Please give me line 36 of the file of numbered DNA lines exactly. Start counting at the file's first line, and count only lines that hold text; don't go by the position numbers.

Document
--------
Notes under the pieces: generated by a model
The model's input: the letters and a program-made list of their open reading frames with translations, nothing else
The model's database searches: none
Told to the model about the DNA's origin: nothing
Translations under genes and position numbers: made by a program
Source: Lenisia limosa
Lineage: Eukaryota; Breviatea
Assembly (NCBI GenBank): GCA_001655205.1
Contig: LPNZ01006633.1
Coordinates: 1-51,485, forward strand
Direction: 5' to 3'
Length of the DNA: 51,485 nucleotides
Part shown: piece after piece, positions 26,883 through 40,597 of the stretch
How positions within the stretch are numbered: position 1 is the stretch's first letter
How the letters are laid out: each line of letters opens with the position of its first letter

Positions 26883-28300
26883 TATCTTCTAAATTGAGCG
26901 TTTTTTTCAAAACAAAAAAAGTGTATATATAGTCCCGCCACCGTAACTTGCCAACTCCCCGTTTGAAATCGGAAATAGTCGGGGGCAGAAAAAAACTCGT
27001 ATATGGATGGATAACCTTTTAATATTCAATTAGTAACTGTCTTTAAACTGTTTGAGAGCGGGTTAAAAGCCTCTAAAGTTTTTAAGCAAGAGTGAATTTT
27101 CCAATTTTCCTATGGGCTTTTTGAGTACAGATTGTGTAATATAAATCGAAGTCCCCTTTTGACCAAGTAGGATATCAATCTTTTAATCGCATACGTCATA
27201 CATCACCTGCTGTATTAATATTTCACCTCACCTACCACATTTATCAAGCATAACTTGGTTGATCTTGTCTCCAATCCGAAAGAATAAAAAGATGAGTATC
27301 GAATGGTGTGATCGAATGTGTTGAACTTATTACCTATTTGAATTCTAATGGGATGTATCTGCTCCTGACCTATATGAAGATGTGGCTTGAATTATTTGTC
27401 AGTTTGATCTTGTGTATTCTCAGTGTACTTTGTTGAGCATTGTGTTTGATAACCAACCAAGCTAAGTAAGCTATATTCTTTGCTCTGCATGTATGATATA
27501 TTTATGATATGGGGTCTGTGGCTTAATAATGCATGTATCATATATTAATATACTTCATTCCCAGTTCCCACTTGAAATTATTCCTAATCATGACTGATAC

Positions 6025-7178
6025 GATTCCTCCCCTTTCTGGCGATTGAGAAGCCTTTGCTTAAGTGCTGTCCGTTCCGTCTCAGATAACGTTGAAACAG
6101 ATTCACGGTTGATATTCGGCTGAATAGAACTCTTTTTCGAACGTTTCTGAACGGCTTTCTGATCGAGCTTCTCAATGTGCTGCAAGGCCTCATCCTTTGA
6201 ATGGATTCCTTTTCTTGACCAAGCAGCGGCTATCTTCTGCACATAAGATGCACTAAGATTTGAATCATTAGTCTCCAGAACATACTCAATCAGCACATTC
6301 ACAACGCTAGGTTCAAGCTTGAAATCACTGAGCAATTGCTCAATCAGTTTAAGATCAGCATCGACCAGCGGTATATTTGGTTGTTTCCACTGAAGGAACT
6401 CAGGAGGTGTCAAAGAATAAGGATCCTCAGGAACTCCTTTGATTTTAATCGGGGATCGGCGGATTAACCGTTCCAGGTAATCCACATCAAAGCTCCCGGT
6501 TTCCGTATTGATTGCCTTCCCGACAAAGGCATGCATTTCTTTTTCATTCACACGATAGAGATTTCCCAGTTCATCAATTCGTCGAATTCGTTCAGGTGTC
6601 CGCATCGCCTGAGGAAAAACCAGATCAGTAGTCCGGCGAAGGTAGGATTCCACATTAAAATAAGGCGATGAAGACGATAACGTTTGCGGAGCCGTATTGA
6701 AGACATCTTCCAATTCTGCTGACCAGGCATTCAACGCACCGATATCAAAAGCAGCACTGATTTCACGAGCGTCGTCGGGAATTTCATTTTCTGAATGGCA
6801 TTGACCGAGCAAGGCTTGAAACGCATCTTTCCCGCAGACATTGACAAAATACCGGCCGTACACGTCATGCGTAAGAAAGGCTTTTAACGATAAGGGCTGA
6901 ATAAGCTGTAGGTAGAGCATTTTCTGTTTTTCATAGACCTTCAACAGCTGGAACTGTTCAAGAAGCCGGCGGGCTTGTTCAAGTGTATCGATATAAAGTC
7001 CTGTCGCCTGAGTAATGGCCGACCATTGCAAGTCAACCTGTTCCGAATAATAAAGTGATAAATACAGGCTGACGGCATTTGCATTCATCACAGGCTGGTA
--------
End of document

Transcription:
7001 CTGTCGCCTGAGTAATGGCCGACCATTGCAAGTCAACCTGTTCCGAATAATAAAGTGATAAATACAGGCTGACGGCATTTGCATTCATCACAGGCTGGTA